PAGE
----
Monday, August 14, 2000

August 14, 2000

Archived update from Cigarettes & Coffee, run by Greg Mariotti & CJ Wallis from 1999-2005

I've discovered a great interview with John C. Reilly conducted in early 1997 for the release of Hard Eight. It's the first interview with John during that era on the site & it's a good one. There's also newly added hard to find reviews of the film by Bob Strauss (L.A. Daily News), Michael Medved (NY Post), Stephen Holden (NY Times) & J. Hoberman (Village Voice). You can check them out in the Hard Eight Critical Response section.
NBC will be showing the Ben Affleck/Fiona Apple Saturday Night Live rerun on Saturday, August 26th. This episode featured the PTA written & directed MTV FANatic short. For more info on the short, check out the Short Films section of the site

The Odds on Hard Eight
Actor John C. Reilly talks about how a little naiveté will go a long way
The title of the film "Hard Eight" is taken from a bet on a particular roll of the dice in craps; a "hard eight" is rolling double fours. In this film, a roll of the dice is also a metaphor for life.
"Hard Eight" is set entirely in casinos, restaurants and hotels, transmitting a feeling of transience that is reflected in the rootlessness of the characters. It opens in a coffee house where an aging, gentlemanly looking gambler named Sydney (Philip Baker Hall) meets young, down-and-out John (John C. Reilly). Sydney takes John under his wing - among other things, helping him arrange his mother's funeral - and two years later, they're together in Reno. There, Sydney befriends Clementine (Gwyneth Paltrow), a cocktail waitress and fledgling prostitute. Meanwhile, John is hanging out with Jimmy (Samuel L. Jackson), a fast-talking security guard who just doesn't get along with Sydney.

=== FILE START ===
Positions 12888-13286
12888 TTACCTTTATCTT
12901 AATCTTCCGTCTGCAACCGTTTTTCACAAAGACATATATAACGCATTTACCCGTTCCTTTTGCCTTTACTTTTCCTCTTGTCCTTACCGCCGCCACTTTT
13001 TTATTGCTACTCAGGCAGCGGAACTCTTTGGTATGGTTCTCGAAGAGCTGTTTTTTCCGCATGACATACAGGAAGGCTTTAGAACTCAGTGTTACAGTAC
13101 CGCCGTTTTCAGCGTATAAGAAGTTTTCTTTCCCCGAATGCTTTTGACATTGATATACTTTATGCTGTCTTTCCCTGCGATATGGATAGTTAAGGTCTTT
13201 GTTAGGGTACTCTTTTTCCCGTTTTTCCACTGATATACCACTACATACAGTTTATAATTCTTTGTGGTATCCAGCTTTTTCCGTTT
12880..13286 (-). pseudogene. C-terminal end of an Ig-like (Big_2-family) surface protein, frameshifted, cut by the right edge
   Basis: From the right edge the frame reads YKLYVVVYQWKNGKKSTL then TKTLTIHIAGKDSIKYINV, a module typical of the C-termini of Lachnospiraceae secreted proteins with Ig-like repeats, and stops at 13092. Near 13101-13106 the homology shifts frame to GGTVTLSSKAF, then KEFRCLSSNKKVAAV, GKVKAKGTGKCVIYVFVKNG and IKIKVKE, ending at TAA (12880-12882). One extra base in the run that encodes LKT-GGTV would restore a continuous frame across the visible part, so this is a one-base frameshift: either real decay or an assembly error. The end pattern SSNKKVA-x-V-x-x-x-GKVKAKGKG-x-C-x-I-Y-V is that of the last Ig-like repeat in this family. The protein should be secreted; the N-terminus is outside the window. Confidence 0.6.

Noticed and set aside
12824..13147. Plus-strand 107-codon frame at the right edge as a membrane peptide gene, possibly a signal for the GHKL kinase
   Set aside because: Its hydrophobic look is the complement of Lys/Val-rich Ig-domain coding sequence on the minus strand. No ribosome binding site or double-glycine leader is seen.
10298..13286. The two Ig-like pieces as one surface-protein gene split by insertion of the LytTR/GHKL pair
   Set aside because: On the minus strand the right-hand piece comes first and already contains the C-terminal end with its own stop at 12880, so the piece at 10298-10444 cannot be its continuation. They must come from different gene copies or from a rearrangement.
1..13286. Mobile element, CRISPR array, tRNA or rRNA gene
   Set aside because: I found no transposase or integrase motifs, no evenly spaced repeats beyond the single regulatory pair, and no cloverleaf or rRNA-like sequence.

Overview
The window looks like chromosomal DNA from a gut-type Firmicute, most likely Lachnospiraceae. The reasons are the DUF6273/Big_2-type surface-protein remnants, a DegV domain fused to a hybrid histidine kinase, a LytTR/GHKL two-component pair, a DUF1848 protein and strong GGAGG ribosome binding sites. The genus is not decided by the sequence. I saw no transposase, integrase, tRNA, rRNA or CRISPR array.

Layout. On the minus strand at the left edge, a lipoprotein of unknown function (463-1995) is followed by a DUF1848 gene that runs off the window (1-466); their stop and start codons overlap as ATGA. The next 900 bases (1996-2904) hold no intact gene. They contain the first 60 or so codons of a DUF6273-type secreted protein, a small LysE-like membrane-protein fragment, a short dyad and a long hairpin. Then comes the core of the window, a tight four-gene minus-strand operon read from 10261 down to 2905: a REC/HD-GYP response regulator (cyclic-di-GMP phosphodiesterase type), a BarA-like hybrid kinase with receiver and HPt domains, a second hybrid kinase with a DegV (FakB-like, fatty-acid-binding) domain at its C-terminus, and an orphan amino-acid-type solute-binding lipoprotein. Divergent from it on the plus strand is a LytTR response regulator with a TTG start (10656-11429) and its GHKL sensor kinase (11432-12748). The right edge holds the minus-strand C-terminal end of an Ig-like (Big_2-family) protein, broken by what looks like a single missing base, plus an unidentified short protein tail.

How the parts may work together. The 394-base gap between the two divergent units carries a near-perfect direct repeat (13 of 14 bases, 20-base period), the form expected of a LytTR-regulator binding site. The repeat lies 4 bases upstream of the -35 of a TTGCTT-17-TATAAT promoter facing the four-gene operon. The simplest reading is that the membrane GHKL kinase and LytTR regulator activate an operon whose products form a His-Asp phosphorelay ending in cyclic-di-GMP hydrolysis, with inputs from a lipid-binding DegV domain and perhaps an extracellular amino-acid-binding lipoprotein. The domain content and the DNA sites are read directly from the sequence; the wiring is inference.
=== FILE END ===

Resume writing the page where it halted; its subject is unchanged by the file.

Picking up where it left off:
Reilly said his own life has some similarities to that of John, the character he plays. Reilly's father died just prior to shooting the film, and Reilly's best friend is a man in his 50s. Reilly also admits to going through a stage in his life like that of his unworldly, trusting alter ego.
"I still am kind of a naive person," he said. "But you know, a little bit of naiveté is good. [Filmmakers] keep seeming to cast me in these parts where I'm incredibly naive or innocent. I think I'm a pretty savvy customer. . . . It's probably because I usually take people at face value. I think it's positive, though, to be kind of naive. It makes it a lot easier to get out of bed in the morning, anyway!"
Although Reilly has had small parts in "Hoffa," "What's Eating Gilbert Grape," "The River Wild" and "Dolores Claiborne," John in "Hard Eight" is his first major role.
"Hard Eight" is also the feature film debut of writer-director Paul Thomas Anderson. Reilly met Anderson at the Sundance Filmmaker's Lab, a forum where first-time writer-directors work with professional actors and technicians. At this time, Anderson was "getting his [directing] feet wet," Reilly said.
"We'd take little trips up to Reno and Vegas, Paul and I," he said. "We'd have different read-throughs and rehearsals. Paul just loves to get me going, improvising one thing or another. Paul has a knack for capturing the little interesting details in people's behavior. He would take something I did and go, 'Oh that's great, that's great, what you just did,' and he would put it into the script. So I had to be careful, after a while, what I did in front of Paul."
After having worked with high-profile directors such as Woody Allen ("Shadows and Fog") and Brian DePalma ("Casualties of War"), Reilly described working with first-timer Anderson as "different in a good way."